That being said, it’s stylish, fun and has lots of challenges which I expect will keep me playing for some while yet. Definitely recommended to anyone who was a fan of the originals.

Kitacon IV

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So this year I made it my aim to attend more anime and gaming events, namely conventions and expos. One of the events on my calendar this year was Kitacon IV, an anime convention at the Birmingham Hilton Metropole hotel last weekend. This wouldn’t normally have made my attendance list if it weren’t for the news that Ellen McLain, voice actress of GLaDOS from Portal, would be a guest there this year. This, in my mind, turned Kita from a generic anime convention into the hottest ticket in the country. (For some sense of context, I’ve never had the chance to meet anyone from the gaming world before and I’m somewhat of a shameless Valve fangirl.) So once I found out she would be there I made sure I got myself a ticket, talked my other half into going with me and made plans for a trip to Birmingham.

We drove up Friday evening, fully equipped and excited for the weekend. According to the schedule, Ellen was due to be holding a Q & A session on Sunday afternoon, so until then we were free to relax, socialise and enjoy the convention.

While chilling around in the hotel bar on the Saturday, a friend of ours let us know that Ellen was doing an impromptu signing session elsewhere in the hotel. This prompted an in-depth search of the hotel (our only directions were “that way” with pointing in a frustratingly general direction), but not before I’d retrieved my plushie Combustible Lemon from my hotel room. After some frantic searching, we finally found the horde of people around Ellen and joined the queue (we’re British; we queue in every possible situation). So we queued. And queued. For about an hour and a half. But eventually we got to the front and were greeted by a very friendly Ellen McLain. I have to say, she is one cool cat. She signed my lemon, and recorded a line in the voice of GLaDOS on my phone, and was very lovely to us even though she must have been there for hours. Also, I gave her a hug. My life is essentially complete.

So at this point I’m the happiest person at the con, bouncing around like a kangaroo on pixie sticks.

The next day I was sure to be at her Q & A with front-row seats in a packed-out room. It was good fun, hearing her answer questions about her opera background and about GLaDOS and Portal. She really is one of the nicest people I’ve met. But what made the Q & A great was that afterwards she did another signing session, and we stuck around to take a photo of one of our friends with her. And she recognised us (me and my other half) and greeted us enthusiastically by name. The fangirl in me nearly died of excitement.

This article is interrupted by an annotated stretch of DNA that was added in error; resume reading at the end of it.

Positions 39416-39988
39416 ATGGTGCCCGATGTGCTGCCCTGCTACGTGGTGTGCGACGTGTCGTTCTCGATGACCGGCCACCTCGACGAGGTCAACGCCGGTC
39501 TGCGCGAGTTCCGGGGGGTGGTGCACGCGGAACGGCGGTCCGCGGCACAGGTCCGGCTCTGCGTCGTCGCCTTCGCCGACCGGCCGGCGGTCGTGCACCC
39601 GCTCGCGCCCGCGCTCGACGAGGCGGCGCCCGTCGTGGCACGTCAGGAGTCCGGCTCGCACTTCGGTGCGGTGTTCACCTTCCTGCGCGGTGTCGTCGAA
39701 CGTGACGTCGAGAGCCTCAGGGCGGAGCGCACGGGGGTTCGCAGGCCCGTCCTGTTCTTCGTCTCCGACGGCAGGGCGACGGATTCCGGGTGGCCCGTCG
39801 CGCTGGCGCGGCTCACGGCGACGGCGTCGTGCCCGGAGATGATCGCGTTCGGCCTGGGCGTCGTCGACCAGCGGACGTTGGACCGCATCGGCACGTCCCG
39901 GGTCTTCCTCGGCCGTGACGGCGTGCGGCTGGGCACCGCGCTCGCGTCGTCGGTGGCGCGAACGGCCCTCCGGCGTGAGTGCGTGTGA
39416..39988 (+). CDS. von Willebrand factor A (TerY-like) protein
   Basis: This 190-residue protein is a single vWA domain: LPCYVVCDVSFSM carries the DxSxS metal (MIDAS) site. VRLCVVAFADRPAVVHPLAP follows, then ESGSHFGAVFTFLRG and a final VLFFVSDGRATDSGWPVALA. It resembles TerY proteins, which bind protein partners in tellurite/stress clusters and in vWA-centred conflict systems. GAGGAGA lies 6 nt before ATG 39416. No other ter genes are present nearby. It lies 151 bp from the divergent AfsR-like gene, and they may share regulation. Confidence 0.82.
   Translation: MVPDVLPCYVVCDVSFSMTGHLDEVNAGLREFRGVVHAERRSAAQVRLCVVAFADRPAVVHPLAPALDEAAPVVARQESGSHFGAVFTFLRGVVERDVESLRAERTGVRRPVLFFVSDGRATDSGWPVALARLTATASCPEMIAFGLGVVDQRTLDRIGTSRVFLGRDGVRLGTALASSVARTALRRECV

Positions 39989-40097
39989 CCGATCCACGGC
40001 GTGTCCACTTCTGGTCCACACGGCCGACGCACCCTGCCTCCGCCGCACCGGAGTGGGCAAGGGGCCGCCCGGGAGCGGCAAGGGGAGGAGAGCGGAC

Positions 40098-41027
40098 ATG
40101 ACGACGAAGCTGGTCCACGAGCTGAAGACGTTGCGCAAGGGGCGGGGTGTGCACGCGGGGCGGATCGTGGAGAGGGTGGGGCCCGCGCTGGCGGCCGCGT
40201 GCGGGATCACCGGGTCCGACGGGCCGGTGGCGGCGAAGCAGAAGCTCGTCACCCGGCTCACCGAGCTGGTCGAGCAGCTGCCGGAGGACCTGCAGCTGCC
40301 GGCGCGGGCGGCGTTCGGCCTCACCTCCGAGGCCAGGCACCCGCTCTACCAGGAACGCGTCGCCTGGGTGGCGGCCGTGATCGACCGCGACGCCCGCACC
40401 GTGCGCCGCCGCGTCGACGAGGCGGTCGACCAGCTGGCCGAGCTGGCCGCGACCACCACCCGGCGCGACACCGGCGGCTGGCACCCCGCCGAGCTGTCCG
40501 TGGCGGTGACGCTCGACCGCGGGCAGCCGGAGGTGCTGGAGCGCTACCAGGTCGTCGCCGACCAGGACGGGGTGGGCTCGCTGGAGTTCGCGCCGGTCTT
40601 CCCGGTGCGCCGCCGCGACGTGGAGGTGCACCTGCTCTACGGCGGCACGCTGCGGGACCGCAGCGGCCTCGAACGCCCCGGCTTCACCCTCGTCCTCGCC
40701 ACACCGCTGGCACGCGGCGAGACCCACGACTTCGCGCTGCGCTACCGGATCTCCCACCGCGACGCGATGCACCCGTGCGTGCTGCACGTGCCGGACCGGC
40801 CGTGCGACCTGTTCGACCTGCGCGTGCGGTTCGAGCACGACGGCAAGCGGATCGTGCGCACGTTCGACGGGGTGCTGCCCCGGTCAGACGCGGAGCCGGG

So that was the end of our GLaDOS stalking. Or was it..? We were hanging out in the karaoke on Sunday evening because one of our friends was going to sing, and who should come out and perform but Ms McLain herself, singing Still Alive with some of the attendees. One cool cat indeed.

And for your viewing delectation, I got my other half to film Ms McLain giving Cave Johnson’s “lemon rant”, in the voice of Caroline. Enjoy!


Pokemon: Then and Now

Pokeball

Pokemon; one of the defining game series of a generation. Whether you’re a die-hard fan, an “original 150 only” fan or you just hate it, no one can deny the impact and overwhelming popularity the Pokemon franchise has had in the gaming and entertainment industries.

My personal relationship with the games has been a bit backward. Being 10 just as the pokemon popularity boom occurred, I was one of the horde of obsessive child fans in love with the series. However, as much as I begged to my parents, I was never allowed to have a Gameboy console and so never had the opportunity to actually play the games. (This didn’t stop me memorising the game guide, but I digress.) I stayed with the series into the Gold/Silver/Crystal era, but grew up and had lost interest by Ruby/Sapphire/Emerald.